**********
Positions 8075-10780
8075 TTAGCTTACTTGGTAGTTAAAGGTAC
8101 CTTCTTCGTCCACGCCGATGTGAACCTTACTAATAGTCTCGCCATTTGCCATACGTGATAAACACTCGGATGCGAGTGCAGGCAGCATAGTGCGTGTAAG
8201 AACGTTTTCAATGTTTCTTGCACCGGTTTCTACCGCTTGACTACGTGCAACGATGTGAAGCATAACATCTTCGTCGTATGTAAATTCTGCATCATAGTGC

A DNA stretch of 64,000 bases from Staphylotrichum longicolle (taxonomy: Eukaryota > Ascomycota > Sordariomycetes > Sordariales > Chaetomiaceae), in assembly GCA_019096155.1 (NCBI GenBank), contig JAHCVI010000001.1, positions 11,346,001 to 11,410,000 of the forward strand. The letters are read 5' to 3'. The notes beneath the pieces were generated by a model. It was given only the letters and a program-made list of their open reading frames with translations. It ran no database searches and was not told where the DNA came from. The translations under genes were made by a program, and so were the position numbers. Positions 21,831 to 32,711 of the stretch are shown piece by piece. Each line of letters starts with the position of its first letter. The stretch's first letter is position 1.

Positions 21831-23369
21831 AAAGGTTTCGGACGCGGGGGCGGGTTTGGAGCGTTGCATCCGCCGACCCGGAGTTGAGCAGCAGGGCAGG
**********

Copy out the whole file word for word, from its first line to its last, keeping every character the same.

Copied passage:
Positions 8075-10780
8075 TTAGCTTACTTGGTAGTTAAAGGTAC
8101 CTTCTTCGTCCACGCCGATGTGAACCTTACTAATAGTCTCGCCATTTGCCATACGTGATAAACACTCGGATGCGAGTGCAGGCAGCATAGTGCGTGTAAG
8201 AACGTTTTCAATGTTTCTTGCACCGGTTTCTACCGCTTGACTACGTGCAACGATGTGAAGCATAACATCTTCGTCGTATGTAAATTCTGCATCATAGTGC

A DNA stretch of 64,000 bases from Staphylotrichum longicolle (taxonomy: Eukaryota > Ascomycota > Sordariomycetes > Sordariales > Chaetomiaceae), in assembly GCA_019096155.1 (NCBI GenBank), contig JAHCVI010000001.1, positions 11,346,001 to 11,410,000 of the forward strand. The letters are read 5' to 3'. The notes beneath the pieces were generated by a model. It was given only the letters and a program-made list of their open reading frames with translations. It ran no database searches and was not told where the DNA came from. The translations under genes were made by a program, and so were the position numbers. Positions 21,831 to 32,711 of the stretch are shown piece by piece. Each line of letters starts with the position of its first letter. The stretch's first letter is position 1.

Positions 21831-23369
21831 AAAGGTTTCGGACGCGGGGGCGGGTTTGGAGCGTTGCATCCGCCGACCCGGAGTTGAGCAGCAGGGCAGG